KINGFIELD — In the cozy little hamlet that is Kingfield, you will find the charming One Stanley Avenue Restaurant. Stanley Avenue itself was named after the Stanley family who gained most of their notoriety from twins Francis and Freelan Stanley, inventors of the famous “Stanley Steamer.” Though no members of the Stanley family ever lived in this stately Queen Anne Victorian home, several members of the family did live in other impressive homes on the avenue. Prior to being designated an “avenue” this was simply a dirt path that meandered through the Stanley apple orchard.
Construction began on this elaborate building in 1899 and was finished two years later in 1901. Built by the well known local builders Lavella and William (Willie) Norton, this was to become Willie’s personal home. The Norton brothers built many of the ornate structures located in the Kingfield area. Several of their buildings are now listed on the National Register of Historic Places. The National Historic Preservation Act of 1966 began in an effort to identify, evaluate, and protect historic and archeological resources. The One Stanley Avenue Restaurant was listed in 1982 on the registry as the NORTON, WILLIAM F., HOUSE. One of the unique architectural properties that sets this home apart from other Queen Anne Victorians is the flat top of the turret. Most homes built during this revival period had the more common cone shaped top on the turrets. This rare design helped to qualify this property for the registry.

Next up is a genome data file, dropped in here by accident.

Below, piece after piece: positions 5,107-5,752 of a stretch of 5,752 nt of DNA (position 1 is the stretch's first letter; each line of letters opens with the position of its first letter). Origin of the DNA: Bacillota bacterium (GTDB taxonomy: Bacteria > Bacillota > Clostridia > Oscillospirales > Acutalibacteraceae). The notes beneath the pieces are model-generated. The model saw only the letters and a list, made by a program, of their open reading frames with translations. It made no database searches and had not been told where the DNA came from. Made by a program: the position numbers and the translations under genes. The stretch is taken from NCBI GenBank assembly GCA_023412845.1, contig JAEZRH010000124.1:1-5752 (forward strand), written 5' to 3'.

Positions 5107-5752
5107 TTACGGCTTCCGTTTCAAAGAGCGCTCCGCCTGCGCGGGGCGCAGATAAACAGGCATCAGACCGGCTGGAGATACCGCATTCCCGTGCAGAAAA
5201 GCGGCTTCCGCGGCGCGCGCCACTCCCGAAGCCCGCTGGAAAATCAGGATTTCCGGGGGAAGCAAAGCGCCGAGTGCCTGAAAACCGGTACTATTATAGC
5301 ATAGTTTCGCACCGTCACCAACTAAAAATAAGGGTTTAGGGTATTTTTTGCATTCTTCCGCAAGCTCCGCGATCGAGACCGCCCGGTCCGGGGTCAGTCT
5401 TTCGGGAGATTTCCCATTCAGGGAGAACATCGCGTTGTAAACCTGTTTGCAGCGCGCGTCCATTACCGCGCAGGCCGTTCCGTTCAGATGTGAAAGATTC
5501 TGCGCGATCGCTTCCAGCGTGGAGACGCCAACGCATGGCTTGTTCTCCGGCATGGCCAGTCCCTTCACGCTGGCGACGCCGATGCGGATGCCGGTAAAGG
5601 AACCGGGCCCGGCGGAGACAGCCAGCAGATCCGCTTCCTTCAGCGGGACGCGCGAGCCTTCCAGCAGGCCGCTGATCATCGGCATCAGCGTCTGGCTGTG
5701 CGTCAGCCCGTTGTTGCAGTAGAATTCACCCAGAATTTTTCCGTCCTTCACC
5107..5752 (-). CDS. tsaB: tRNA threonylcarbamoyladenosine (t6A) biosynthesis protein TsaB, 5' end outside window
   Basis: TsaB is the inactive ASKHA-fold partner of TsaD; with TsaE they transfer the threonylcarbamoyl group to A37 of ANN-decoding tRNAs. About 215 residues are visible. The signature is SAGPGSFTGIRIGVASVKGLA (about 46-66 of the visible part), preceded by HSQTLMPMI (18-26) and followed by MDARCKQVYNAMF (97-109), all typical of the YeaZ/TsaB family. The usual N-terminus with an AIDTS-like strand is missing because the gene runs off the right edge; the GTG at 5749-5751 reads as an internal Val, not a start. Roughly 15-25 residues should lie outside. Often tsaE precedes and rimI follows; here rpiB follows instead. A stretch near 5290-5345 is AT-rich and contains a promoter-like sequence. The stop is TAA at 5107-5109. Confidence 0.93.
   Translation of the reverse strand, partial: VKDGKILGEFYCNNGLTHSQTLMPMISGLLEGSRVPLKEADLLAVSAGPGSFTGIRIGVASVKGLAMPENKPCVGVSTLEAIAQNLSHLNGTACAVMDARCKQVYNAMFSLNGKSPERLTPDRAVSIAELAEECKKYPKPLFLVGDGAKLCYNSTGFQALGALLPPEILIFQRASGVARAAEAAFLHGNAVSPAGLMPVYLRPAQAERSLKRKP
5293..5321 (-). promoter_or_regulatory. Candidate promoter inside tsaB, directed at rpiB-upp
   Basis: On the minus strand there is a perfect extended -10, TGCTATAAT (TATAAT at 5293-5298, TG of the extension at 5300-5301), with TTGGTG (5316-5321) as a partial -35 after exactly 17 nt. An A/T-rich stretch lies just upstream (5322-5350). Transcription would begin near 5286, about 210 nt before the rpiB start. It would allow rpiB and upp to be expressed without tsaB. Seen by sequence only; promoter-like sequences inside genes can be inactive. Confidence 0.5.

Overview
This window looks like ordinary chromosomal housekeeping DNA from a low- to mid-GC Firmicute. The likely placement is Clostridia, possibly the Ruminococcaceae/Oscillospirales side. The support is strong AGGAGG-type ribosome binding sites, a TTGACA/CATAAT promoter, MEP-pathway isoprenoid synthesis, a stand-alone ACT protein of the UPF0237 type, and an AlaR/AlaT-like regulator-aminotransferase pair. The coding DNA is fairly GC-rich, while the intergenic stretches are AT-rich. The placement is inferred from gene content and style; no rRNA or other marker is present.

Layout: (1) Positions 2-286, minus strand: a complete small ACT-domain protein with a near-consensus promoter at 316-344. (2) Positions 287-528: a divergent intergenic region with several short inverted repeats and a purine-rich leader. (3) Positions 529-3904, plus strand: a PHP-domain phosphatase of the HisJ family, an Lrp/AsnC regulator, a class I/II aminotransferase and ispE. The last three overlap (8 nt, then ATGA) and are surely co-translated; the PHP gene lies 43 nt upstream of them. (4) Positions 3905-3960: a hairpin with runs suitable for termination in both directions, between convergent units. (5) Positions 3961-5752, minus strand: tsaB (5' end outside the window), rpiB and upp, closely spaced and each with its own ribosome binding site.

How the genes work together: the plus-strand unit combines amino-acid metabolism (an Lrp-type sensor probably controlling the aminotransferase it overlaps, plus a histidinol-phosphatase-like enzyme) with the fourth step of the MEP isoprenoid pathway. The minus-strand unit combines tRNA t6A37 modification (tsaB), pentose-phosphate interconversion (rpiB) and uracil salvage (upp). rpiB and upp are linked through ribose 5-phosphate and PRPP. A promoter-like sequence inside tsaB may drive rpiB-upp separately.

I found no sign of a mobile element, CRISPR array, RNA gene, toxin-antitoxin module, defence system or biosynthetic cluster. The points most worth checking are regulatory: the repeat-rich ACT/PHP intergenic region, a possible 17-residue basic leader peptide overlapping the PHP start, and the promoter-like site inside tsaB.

Gables, verandas multiple roof sections, pocket doors, tin ceilings, wrap-around porches, gingerbread all give these Victorians their eccentric stateliness. The One Stanley is a fine example of the grandeur that is “The Queen Anne Victorian.” The tin ceilings in the main dinning room are beautifully preserved. Tin ceilings have recently regained popularity as an aesthetic element in design. But, originally they gained their popularity as a less expensive alternative to the sophisticated plaster ceilings utilized by wealthy Europeans.
The One Stanley remained a private home until Dan Davis bought it in 1971. He bought this home with the intention of fulfilling a dream of becoming a restaurant owner and chef.
Davis began his cooking career as a woods cook in a boys’ summer camp. He may not have known it then, but this primitive beginning help set the stage for his menu selections today. He then went on to develop his talents as a cook in the Coast Guard Reserves, at times preparing three hundred meals a day. He then added to his credentials by working alongside Swiss and Danish chefs in Vail, Col. This experience gave Davis a foundation in classic continental cuisine.
Several years later, Davis would have the distinct privilege of studying with one of the world’s great culinarians, Chef Szathmary. Szathmary would become Davis’s mentor. And, in doing so, taught him to “Do it well, with the finest ingredients … do it with your own style and never compromise your standards.” A philosophy that he follows to this day.